Well, this is not an issue of the index structures used, but of your query:

the nearest neighbor becomes just much more fuzzy the further you are away from your data set.

So I doubt that any other index will help you much.

However, you may be able to plug in a threshold in your search. I.e. "find nearest neighbor, but only when within a maximum distance x".

For static, in-memory, 3-d point double vector data, with euclidean distance, the k-d-tree is hard to beat, actually. It just splits the data very very fast. An octree may sometimes be faster, but mostly for window queries I guess.

Now if you really have very few objects but millions of queries, you could try to do some hybrid approach. Roughly something like this: compute all points on the convex hull of your data set. Compute the center and radius. Whenever a query point is x times further away (you need to do the 3d math yourself to figure out the correct x), it's nearest neighbor must be one of the convex hull points. Then again use a k-d-tree, but one containing the hull points only.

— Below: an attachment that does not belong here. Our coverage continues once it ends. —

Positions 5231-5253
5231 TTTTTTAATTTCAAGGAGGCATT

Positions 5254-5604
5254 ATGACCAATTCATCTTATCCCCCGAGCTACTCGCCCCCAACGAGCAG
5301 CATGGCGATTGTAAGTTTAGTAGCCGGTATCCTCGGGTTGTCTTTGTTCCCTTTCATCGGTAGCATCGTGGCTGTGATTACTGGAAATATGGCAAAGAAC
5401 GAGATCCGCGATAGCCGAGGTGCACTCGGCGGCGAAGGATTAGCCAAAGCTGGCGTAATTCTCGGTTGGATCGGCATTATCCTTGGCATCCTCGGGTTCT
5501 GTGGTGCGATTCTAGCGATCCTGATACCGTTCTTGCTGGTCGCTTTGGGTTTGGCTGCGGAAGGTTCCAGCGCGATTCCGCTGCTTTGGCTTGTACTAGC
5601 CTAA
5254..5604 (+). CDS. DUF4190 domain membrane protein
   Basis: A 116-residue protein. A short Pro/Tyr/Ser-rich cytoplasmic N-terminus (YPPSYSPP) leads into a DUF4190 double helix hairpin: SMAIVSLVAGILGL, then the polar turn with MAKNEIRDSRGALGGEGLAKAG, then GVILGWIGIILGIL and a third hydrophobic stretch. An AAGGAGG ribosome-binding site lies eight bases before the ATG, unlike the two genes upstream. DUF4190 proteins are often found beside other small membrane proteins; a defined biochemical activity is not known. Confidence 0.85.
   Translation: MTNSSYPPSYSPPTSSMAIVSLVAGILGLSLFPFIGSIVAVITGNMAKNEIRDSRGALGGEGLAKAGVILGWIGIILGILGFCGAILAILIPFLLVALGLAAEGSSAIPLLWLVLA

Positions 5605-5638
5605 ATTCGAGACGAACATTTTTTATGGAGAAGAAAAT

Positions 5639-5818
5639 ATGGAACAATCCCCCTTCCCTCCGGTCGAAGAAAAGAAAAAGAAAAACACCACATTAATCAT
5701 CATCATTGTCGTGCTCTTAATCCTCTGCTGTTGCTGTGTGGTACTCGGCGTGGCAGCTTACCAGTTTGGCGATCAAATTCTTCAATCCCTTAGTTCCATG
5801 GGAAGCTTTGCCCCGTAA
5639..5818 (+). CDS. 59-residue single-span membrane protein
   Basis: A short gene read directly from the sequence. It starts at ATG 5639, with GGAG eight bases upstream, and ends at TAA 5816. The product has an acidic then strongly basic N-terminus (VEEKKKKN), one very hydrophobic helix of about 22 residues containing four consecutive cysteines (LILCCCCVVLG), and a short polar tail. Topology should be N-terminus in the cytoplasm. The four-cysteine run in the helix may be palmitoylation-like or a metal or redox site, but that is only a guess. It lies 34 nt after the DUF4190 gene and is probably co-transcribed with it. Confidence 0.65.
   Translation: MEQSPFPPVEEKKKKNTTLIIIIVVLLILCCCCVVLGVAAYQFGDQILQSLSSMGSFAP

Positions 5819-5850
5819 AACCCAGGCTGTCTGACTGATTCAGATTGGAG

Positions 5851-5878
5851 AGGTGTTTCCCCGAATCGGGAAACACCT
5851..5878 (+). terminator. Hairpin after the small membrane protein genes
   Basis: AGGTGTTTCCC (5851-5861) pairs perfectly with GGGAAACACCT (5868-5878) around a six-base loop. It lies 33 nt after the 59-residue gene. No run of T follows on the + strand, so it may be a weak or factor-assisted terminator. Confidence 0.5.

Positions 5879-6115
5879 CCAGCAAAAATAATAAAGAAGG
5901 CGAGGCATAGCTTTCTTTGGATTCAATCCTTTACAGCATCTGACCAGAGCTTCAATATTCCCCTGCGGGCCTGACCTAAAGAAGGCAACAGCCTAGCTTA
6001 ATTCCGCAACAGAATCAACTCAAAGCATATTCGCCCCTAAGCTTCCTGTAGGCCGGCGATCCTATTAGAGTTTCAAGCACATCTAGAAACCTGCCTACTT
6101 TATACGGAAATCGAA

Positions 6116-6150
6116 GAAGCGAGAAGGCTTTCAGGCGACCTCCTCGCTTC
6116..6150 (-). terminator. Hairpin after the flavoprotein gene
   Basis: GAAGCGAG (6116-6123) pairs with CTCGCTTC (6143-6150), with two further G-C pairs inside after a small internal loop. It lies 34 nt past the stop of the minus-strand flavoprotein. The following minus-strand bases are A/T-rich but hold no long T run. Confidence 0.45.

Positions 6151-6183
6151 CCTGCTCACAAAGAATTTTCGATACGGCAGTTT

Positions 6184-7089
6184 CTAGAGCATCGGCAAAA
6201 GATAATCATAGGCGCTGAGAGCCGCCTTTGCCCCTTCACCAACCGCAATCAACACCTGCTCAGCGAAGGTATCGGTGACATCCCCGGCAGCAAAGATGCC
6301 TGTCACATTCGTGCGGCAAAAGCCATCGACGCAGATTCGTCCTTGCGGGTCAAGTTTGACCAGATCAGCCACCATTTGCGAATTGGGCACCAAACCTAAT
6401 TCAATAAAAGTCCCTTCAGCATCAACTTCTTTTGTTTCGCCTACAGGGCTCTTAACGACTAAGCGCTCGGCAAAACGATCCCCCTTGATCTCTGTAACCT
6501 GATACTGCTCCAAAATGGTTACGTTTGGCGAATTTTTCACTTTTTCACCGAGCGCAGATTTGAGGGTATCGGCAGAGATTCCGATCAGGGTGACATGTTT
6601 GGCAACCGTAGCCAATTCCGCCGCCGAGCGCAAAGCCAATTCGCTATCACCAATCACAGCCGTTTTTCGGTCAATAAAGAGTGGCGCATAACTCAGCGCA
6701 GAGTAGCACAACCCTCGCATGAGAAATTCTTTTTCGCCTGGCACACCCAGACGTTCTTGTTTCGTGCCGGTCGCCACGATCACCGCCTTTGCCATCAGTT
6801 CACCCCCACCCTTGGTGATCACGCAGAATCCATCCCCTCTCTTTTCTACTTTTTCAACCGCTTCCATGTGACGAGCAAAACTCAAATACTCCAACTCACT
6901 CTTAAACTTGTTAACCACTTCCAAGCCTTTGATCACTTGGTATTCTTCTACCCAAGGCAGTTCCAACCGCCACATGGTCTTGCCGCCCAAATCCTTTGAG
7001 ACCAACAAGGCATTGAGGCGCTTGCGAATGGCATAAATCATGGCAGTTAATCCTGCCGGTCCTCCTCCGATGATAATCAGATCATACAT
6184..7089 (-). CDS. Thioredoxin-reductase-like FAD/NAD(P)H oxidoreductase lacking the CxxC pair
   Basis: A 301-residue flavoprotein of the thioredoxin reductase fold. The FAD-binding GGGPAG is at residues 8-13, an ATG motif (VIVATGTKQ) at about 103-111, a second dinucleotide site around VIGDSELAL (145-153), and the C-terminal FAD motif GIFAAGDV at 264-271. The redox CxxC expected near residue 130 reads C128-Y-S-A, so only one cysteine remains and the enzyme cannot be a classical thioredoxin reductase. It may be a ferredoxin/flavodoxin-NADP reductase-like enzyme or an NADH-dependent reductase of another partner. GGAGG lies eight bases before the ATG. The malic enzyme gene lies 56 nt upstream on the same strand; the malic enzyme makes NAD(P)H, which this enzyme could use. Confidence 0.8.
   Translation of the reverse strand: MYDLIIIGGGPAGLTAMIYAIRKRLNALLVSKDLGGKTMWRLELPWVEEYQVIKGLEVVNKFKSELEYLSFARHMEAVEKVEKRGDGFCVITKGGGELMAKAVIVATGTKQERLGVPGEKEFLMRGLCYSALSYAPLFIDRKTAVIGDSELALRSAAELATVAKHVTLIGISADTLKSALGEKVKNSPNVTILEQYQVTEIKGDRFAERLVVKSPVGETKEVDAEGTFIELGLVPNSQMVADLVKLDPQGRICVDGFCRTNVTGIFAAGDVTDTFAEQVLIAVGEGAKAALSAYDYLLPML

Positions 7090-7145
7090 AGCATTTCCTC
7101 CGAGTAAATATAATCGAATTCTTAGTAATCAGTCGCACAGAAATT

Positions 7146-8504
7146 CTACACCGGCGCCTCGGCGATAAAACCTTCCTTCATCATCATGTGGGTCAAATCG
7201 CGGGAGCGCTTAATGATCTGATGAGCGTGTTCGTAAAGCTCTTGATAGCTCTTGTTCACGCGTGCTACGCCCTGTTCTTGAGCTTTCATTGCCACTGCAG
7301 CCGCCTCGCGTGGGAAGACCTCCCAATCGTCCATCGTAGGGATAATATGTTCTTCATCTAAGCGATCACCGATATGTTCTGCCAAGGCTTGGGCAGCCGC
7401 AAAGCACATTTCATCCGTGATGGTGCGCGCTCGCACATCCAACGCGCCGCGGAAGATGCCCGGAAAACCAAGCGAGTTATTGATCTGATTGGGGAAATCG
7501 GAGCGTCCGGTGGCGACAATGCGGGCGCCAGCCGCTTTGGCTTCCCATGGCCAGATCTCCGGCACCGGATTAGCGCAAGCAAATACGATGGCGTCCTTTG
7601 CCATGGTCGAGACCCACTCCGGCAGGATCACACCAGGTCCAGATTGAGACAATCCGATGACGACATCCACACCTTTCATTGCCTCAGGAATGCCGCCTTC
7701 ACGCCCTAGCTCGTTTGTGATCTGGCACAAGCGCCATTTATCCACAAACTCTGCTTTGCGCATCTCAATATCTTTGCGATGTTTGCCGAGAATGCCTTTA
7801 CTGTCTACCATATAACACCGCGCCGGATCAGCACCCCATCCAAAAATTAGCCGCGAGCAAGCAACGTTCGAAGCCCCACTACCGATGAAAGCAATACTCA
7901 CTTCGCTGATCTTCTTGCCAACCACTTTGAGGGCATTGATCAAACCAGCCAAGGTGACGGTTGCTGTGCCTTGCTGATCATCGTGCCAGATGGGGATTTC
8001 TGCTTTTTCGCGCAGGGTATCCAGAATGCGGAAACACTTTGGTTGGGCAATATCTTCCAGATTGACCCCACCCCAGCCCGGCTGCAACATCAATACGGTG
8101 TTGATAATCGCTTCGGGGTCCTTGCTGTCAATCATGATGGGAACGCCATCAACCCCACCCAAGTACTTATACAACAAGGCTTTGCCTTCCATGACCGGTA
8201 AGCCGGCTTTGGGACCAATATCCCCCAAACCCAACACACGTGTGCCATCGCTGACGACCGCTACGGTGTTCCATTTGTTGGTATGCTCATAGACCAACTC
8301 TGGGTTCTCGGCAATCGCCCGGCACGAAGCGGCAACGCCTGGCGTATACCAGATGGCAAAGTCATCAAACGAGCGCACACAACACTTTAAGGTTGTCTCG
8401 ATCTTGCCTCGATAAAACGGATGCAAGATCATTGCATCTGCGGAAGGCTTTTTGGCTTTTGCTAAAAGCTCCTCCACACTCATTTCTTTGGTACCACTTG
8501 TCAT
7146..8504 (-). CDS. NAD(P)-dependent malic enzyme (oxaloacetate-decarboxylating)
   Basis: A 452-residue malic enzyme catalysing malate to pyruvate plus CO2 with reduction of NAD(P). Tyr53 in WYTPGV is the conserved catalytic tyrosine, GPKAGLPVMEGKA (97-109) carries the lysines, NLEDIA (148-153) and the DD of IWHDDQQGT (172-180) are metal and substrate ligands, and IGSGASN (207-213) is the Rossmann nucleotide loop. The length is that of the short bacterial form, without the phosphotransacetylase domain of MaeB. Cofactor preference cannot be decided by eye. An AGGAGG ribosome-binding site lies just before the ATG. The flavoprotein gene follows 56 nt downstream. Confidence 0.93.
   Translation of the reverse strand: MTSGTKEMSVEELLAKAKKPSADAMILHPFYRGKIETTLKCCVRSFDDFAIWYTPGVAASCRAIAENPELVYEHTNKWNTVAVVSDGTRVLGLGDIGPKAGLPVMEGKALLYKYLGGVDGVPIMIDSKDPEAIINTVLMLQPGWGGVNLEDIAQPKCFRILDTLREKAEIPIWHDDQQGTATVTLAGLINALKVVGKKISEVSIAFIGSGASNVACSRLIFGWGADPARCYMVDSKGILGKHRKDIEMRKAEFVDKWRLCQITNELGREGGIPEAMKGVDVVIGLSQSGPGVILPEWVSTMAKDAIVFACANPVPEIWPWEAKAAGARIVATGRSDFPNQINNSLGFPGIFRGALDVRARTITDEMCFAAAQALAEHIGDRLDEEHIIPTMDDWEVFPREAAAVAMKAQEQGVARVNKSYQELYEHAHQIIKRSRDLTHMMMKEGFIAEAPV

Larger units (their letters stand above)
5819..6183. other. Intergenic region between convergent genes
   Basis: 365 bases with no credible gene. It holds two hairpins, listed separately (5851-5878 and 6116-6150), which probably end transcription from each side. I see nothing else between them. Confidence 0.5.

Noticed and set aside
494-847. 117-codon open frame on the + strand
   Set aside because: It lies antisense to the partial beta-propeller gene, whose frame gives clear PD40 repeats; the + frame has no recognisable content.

Or even simpler. Find the min/max point in each dimension. Maybe add some additional extremes (in x+y, x-y, x+z, x-y, y+z, y-z etc.). So you get a small set of candidates. So lets for now assume that is 8 points. Precompute the center and the distances of these 6 points. Let m be the maximum distance from the center to these 8 points. For a query compute the distance to the center. If this is larger than m, compute the closest of these 6 candidates first. Then query the k-d-tree, but bound the search to this distance. This costs you 1 (for close) and 7 (for far neighbors) distance computations, and may significantly speed up your search by giving a good candidate early. For further speedups, organize these 6-26 candidates in a k-d-tree, too, to find the best bound quickly.